If you only look at the statistics of both Baltimore Ravens QB Joe Flacco and Houston Texans QB T.J. Yates over their past five games, you will see two very similar sets of numbers. Yates only played in the last six games of the regular season, and started the final five. Meanwhile, his counterpart in Sunday's Divisional Round Playoff Game, played in all sixteen games of the 2011 season and has not missed a single start in his entire four-year NFL career, a span covering 64 regular season games plus seven road playoff contests.
Their stats are strangely similar, yet they are nothing alike and the numbers should not mislead fans to think there is any comparison between the two. However, in order to humor those blindly loyal Texans fans who think that T.J. Yates is as good or better than starter Matt Schaub, much less the Ravens' QB, let's look at the basic stats that can fool most uninformed fans.
Over their past five games of the regular season, Yates is 82 for 134 (61.2%) while Flacco is 82 for 131(62.5%). Yates has thrown for 949 yards, with 3-TD's, 3-INT's and a QB Rating of 80.7. Flacco has thrown for 873 yards, with 7-TD's, 4-INT's and a QBR of 80.9.
These stats, if looked at in a vacuum alone by themselves, might lead the casual fan to think these two QB's are virtually mirror images of each other. However, this could not be further from the truth.
Even Houston Texans fans continue to debate the merits of their own two QB's, Matt Schaub and T.J. Yates. Many seem to forget that Yates was actually the Texans third-string QB, and only got his chance after Schaub's backup, Matt Leinart, injured his shoulder in his very first game replacing Schaub, leading to the "T.J. Yates era." Had Leinart stayed healthy and was successful, no one, including Texans fans, would have heard a peep from T.J. Yates.
Yates is reputed to have a stronger arm than Schaub, but that does not necessarily translate into a "better" arm, as what good is a cannon arm without the accuracy? Matt Schaub has a full resume on how good he is, as does Flacco, while five games is nearly not enough to get a grip on any player's value or true abilities, especially an NFL quarterback.
While this comparison just looked at Joe Flacco's past five games, looking at his full season gives us a better view for comparison purposes regardless of the obvious difference in opportunities and a full set of stats. Flacco had nine game with over 200 yards of passing this season, and four 300+ yard games. In Yates' five starts, he had only two 200- yards games, one of them the 300 yard one he had in the win at the Cincinnati Bengals in the regular season.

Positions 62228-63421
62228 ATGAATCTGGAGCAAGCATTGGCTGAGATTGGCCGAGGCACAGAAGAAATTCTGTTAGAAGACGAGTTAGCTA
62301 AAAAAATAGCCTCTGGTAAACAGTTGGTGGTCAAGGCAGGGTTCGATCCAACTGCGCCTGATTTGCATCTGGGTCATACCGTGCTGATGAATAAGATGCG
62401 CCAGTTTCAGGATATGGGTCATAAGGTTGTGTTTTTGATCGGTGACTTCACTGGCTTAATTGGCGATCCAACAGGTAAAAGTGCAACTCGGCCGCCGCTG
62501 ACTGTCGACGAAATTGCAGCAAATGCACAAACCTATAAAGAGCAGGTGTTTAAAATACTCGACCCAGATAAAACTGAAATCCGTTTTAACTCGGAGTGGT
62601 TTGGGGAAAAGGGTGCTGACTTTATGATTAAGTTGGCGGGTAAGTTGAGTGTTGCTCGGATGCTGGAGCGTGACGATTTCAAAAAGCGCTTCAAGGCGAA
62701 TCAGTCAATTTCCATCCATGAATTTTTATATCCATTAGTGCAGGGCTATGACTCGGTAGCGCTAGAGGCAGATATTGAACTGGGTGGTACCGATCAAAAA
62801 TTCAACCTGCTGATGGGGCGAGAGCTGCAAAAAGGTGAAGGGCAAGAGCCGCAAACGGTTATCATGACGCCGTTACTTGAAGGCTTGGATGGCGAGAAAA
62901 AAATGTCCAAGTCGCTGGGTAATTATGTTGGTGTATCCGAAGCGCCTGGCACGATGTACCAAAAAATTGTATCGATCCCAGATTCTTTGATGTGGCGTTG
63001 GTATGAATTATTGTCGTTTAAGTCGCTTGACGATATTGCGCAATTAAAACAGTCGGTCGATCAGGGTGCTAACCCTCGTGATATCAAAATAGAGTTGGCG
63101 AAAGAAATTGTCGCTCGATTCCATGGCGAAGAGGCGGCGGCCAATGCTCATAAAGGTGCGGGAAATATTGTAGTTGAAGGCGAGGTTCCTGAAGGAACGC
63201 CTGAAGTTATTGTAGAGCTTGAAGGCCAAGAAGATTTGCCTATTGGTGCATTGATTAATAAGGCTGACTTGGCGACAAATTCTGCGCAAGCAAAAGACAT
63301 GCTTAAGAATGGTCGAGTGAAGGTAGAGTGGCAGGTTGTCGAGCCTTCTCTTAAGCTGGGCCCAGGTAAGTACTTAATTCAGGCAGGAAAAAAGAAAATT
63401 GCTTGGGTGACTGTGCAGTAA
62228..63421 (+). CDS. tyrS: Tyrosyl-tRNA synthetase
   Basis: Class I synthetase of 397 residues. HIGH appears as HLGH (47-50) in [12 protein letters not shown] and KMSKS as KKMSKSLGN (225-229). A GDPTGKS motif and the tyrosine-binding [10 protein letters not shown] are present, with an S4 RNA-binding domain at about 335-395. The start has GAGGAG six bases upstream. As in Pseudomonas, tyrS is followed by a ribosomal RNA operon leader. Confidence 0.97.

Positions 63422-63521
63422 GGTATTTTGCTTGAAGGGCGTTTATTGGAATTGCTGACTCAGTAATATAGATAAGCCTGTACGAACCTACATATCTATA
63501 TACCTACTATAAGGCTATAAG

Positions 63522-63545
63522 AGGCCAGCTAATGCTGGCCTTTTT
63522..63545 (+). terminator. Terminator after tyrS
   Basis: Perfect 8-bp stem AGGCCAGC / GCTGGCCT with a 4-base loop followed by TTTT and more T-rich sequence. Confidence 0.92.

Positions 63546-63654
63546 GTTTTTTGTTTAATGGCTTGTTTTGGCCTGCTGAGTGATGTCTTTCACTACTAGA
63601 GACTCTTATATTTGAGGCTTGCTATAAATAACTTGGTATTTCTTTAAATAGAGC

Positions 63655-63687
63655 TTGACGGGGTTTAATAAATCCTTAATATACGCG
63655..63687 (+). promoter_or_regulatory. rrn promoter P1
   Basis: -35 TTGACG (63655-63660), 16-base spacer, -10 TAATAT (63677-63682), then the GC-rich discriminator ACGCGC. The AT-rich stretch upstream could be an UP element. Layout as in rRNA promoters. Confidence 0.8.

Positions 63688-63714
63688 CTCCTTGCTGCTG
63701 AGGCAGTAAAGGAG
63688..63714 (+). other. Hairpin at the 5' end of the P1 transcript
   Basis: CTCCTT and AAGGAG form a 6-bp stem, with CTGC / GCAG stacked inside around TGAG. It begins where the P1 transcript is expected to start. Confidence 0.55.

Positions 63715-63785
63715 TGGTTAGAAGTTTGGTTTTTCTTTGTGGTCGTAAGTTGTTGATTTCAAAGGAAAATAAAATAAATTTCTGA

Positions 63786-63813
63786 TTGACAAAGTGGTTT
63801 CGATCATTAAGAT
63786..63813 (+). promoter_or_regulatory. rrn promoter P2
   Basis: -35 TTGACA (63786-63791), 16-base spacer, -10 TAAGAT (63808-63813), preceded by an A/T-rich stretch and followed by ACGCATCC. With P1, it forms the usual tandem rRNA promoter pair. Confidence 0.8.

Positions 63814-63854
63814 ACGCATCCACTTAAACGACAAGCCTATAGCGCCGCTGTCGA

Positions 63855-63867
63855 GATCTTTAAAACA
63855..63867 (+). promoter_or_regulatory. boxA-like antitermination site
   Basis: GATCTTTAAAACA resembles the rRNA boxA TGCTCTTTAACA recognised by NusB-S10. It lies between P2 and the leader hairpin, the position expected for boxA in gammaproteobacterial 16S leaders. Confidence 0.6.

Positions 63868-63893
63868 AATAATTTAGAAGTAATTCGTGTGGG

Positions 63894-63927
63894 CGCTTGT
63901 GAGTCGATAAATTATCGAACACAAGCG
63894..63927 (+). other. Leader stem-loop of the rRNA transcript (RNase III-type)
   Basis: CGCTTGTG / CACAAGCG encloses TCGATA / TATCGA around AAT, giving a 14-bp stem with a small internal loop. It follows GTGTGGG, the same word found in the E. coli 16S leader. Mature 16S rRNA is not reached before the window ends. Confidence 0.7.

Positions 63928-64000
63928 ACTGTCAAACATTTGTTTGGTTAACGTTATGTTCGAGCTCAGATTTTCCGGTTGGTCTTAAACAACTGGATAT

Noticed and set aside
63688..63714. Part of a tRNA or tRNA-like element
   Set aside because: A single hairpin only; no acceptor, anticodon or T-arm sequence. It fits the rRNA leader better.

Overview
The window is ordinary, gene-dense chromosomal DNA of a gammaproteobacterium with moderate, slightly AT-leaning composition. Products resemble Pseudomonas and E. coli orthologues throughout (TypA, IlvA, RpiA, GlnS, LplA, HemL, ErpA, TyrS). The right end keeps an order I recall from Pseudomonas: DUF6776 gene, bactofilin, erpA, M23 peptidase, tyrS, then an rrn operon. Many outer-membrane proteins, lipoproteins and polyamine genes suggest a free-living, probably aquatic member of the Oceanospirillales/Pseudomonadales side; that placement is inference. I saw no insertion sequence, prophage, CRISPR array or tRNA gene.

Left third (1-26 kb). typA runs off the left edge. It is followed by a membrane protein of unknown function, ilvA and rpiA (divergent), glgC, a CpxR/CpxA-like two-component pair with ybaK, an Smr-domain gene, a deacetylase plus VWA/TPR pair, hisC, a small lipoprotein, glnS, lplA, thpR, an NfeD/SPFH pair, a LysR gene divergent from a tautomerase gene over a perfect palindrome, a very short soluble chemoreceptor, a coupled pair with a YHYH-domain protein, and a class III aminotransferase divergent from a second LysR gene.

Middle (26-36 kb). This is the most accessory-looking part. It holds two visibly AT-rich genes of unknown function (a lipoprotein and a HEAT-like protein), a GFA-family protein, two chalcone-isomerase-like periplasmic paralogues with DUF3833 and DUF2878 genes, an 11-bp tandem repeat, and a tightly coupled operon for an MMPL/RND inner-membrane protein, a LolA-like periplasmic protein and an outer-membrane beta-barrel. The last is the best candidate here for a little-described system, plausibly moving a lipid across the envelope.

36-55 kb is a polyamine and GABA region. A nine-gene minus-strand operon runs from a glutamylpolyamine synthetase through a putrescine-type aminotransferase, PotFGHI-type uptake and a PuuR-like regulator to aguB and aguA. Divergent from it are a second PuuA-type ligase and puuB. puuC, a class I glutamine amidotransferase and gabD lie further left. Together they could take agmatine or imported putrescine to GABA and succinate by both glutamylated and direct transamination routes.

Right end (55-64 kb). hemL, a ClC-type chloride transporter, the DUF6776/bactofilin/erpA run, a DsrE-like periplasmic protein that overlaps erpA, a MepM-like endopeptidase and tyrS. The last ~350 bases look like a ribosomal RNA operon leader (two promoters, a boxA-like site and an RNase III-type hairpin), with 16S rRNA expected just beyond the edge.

As mentioned in the previous story comparing Yates and Schaub, I mentioned that TJ had only one regular season completion of over 20 yards and was one of ten throwing at that distance or longer. The absence of WR Andre Johnson probably had an effect on that but his recent return has not given us enough to believe that despite a long TD pass to AJ in the Texans playoff win over the Bengals, that that will significantly change.
On the other hand, here is a huge disparity in the comparison between Yates and Flacco. Joe had 44 completions of over 20 yards in the regular season, more than any other season in his four-year NFL career. The addition of rookie WR Torrey Smith, who is averaging over 20 yards a reception, is a huge reason for this dramatic increase. Of those 44 completions, seven of them were over 40 yards, proving the Ravens are far from a run-only offense and that, as opposed to past years, are definitely not afraid of going deep on a regular basis with decent succes.
At the comfortable confines of Baltimore's M&T Bank Stadium, Flacco is more efficient than on the road, with23 completions over 20 yards. The fact that the team is 8-0 at home this year and one of the toughest places in theNFL to win over the past decade is no casual stat to overlook. With seven playoff games under his belt, all on the road, a home playoff game will have "Joe Cool" proving his nickname is well earned.
Yates has never played as critical a game in this environment and while a solid game at home against a lesser opponent than he will be facing on Sunday, much less one he already has beaten, is virtually irrelevant, seems t be lost among most Texans fans. From a Ravens perspective, we do, however, understand and appreciate how well a rookie QB can do on the road in the post season, as Flacco and the Ravens did just that in his rookie year. However, he had a full 16-game season under his belt at that point, a huge difference than just five regular season games.
Statistics tell only a part of the story. Much of it are intangibles that are obvious to the well-informed fan. The rest will be written after the game on Sunday.